- Obama’s regulatory agenda will cost U.S. economy $143B next year: report
- Patriot Act author on James Clapper: Fire, prosecute him
- Russia P.M. Medvedev: No amnesty for political prisoners
- Michigan GOP Senate hopeful reminds government is the ‘servant’
- Christmas, by Congress: Members mull a 15-cent tax on trees
- U.S. unemployment falls to five-year low of 7 percent; 203K jobs added
- World mourns Nelson Mandela and celebrates his life; burial set for Dec. 15
- Bill O’Reilly reminds: Nelson Mandela ‘was a communist’
- John Boehner says GOP should support gay candidates: ‘I do’
- Grass-Whopper: Pan-fried cricket burgers go over big in New York City
Latest John Brown Items
Defensively strong throughout against High Point throughout, Georgetown's offense dominated the second half for an 80-45 win.
In a boastful floor speech in 1868, Sen. James Henry Hammond, South Carolina Democrat, warned hostile Northern colleagues of his region's economic prowess. "Look at her," Hammond said of the South. "Eight hundred and fifty thousand square miles. As large as Great Britain, France, Austria, Prussia and Spain combined!" The South was "territory enough to make an empire ... that might rule the world."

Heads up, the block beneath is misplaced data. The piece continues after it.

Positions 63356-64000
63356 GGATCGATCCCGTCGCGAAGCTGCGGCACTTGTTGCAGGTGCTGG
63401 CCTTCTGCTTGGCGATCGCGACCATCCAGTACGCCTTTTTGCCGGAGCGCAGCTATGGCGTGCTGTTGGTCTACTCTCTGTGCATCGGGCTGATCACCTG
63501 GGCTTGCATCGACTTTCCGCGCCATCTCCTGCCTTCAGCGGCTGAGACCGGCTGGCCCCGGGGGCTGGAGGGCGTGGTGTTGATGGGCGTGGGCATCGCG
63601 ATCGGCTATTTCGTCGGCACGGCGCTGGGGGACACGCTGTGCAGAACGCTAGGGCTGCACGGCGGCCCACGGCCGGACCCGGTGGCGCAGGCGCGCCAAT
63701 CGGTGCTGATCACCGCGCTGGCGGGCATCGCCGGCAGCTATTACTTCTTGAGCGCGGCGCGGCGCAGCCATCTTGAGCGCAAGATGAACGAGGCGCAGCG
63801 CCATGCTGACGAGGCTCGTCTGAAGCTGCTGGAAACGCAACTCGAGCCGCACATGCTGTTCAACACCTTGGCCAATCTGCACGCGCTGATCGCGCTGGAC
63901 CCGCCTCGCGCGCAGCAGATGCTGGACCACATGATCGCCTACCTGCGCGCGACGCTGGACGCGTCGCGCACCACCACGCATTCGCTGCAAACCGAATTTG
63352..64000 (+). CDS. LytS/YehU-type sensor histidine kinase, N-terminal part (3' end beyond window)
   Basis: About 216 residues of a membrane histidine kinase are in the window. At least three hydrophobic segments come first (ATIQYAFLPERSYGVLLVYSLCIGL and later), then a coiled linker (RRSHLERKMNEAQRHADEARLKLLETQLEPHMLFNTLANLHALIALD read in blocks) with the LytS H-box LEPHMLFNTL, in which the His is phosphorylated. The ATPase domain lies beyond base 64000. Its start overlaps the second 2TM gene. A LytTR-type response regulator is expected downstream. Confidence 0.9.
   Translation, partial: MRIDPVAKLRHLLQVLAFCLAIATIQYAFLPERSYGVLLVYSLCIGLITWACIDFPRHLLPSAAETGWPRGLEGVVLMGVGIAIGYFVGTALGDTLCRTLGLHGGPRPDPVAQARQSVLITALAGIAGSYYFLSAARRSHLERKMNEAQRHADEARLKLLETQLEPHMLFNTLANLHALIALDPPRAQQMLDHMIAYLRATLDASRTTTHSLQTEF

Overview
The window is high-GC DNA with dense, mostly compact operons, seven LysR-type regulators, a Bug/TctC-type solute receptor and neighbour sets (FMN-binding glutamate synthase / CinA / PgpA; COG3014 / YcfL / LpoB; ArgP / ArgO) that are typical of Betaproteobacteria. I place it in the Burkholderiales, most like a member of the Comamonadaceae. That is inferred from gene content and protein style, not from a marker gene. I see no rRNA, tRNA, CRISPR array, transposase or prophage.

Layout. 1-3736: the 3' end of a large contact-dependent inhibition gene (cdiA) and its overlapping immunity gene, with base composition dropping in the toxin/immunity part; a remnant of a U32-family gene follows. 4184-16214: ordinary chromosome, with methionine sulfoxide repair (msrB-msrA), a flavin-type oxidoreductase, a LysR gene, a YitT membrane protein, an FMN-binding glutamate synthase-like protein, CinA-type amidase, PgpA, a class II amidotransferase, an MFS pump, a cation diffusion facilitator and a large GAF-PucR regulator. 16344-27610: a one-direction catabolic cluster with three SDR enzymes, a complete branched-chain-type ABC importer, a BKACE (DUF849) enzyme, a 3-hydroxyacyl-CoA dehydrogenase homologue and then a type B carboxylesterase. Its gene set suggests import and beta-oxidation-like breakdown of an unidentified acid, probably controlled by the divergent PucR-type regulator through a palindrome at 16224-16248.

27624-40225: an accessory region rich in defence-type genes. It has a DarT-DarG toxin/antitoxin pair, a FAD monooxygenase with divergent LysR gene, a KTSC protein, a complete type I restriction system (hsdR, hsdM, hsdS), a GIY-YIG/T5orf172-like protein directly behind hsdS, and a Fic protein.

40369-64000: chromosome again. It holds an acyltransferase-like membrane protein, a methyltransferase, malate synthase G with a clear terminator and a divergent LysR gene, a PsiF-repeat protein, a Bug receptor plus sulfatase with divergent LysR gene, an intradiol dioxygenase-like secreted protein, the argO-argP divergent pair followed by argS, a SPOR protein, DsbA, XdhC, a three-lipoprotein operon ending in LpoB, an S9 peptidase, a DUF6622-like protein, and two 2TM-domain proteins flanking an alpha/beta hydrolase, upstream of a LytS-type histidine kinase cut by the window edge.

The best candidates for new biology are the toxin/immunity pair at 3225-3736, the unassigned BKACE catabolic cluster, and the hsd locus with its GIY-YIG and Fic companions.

You'd think a country celebrating its 237th birthday would have some basic facts about its history and geography nailed down.
"ICUHAJI." That's the root of a legal battle between Iraq war veteran Sean Bujno and the commonwealth of Virginia.
Where once the post-holiday schedule was a blizzard of chilly reruns, January is aburst with premieres and finales.
Where once the post-holiday schedule was a blizzard of chilly reruns, January is bursting with premieres and finales.
It's tough to beat Paul Newman directing John Malkovich through a script by Tennessee Williams. But someone — or rather, something — did: time.
A decade after reading Tony Horwitz's "Confederates in the Attic," I have one lasting memory of hilarity at Rebel re-enactors bedding down on blankets all in a row on frozen ground (grown men on a Civil War sleepover) - along with wonder at the kinship between the Confederacy and folks who honor its memory.